This is why I am trying to encourage and invite you to pay attention to the music and the meaning it is inviting. I love that Brian Wren, in the hymn quoted above, invites us to “Bring Many Names” for the holy in our lives. I love that Wren uses male/female and the whole age spectrum to describe who God is. I love that Wren’s theology (talk about God) is expansive and evolving. You get done reading this hymn and there is the unsung/unwritten eighth verse where you offer the name for God you bring. This is the power of hymns to teach and tells us about the holy.

I pray today you might randomly open your hymn to a page, slowly read the words, and pay attention to response/reaction what you encounter, what the words do to your soul.

Prayer: God of melody that bring forth meaning, open our hearts, imaginations, and whole lives to the ways hymn-writes have shaped our faith.  Amen.


Friday, October 2, 2020

Open Hymnals Part 1

 


Sing Lustily – and with good courage. Beware of singing as if you were half-dead or half-asleep; but lift up your voice with strength. [And] Sing spiritually – have an eye to God in every word you sing.  Two of the seven directions for singing from John Wesley.

Music is one of the most powerful and profound ways to communicate.  Music has a way of evoking emotions and invoking the holy in ways that spoken words cannot.  Music is woven into our memories and helps us make meaning of life.  Music lingers and leaves an impression upon us.  I may not remember much about my ordination day 19 years ago, but I do recall we sang one of my favorite hymns, “Won’t you let me be your servant?”  Or I have a vivid memory of planning my mom’s memorial service and talking about how we had to sing a Christmas Carol because that was my mother’s favorite holiday. 

We know that one of the harshest and hardest realities of the pandemic is that we are not able to sing together.  I do believe, deep in my heart – to quote the spiritual “We Shall Overcome” – that if we could sing together right now, it would be like a balm in Gilead to heal our sin-sick souls.  I do believe, deep in my heart, that our lives flow on in endless song; sometimes the song is in a major key; other times a minor key; still other times just feel like banging on the piano keys!  God is both the composer and conductor of the symphony of creation.  I believe, deep in my heart, that to sing is to pray twice.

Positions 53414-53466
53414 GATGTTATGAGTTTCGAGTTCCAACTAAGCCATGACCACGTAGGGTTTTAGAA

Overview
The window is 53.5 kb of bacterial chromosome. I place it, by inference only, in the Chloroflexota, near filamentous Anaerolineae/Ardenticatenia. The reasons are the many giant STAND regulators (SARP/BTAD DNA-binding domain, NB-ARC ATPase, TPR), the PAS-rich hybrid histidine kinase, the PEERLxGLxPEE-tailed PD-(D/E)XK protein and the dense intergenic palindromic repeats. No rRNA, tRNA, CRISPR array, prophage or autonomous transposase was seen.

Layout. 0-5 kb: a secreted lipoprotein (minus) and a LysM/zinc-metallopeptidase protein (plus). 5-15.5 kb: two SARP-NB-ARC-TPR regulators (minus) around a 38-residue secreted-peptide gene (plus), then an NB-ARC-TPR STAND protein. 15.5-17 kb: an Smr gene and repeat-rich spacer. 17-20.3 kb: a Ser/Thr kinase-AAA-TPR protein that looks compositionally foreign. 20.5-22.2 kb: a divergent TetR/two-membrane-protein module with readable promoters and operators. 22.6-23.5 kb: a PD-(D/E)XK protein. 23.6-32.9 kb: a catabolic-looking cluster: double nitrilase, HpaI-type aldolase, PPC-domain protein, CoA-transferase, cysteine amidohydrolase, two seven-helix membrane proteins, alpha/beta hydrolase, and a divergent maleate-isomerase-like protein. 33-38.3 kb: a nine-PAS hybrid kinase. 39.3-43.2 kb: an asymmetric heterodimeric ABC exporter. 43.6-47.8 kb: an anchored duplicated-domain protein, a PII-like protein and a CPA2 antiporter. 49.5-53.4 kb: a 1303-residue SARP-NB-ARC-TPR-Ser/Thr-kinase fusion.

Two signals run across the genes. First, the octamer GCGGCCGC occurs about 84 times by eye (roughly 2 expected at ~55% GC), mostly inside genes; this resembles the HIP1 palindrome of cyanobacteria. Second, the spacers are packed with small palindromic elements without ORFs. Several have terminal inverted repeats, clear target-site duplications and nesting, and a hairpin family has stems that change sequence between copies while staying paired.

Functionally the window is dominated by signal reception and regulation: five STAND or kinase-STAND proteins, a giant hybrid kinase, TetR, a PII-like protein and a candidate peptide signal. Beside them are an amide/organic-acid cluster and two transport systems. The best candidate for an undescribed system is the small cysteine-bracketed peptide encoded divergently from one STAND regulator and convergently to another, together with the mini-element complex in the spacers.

This week, I want us to hold our hymnals close to our hearts.  I acknowledge and affirm this is difficult.  I grieve that are sanctuary walls are not being soaked each Sunday with the sound of your voice.  I grieve and miss the communal first breath of the opening hymn that tells us we are conspiring (which means to ‘breathe together) to glorify God.  I grieve the holy hymns that bring us a sense of unity in midst of diversity. 

Yet, I don’t want our hymnals to sit on the shelf collecting dust.  I do believe, deep in my heart, that we have an opportunity unlike anytime before to see our hymnal as a prayer book.  To read the words of the hymns.  To pick up the hymnal every day as a way to God is still singing and ministering to us in such a time as this.  I invite you to focus not only on beloved hymns that make you want to sing out with gusto…or sing lustily as Wesley advices and admonishes us to do.  But to dig deeper and dwell in the second, third and fourth verses of hymns. 

In fact, there is a hymn, “In Solitude” (#521 in the New Century Hymnal), that if you read the words, they are so profound and powerful.  The author, Ruth Duck, says that this hymn was, “An expression of her ‘deep-rooted southern spirituality’.”  In the second verse of this hymn she writes, “Whe-e’er the world is troubling me, and stress is all around, I seek the presence of my God, and healing light is found.”

Hold those words.  Breathe them in.  They are so beautiful. 

In the third verse, Duck writes, “In seasons of perplexity, in times of deep despair, I light a candle in the night and turn to God in prayer.”

Go get a candle, light it, say these words again for they are a prayer.

If you happen to have a hymnal handy at home, I encourage you to get it down.  I invite you in the coming weeks to read through hymns.  Slowly.  Savor each word, letting it sink deep into your soul. 

Image when we come back to worship and can sing, how much more we might be able to proclaim God’s presence because the words we sing will be written upon our hearts.  That to me sounds like a holy way to start each day.

Prayer: God who inspires and conspires with hymn-writers over the centuries, open our ears, hearts and whole lives to You as we pray our hymnals in these days.  Amen.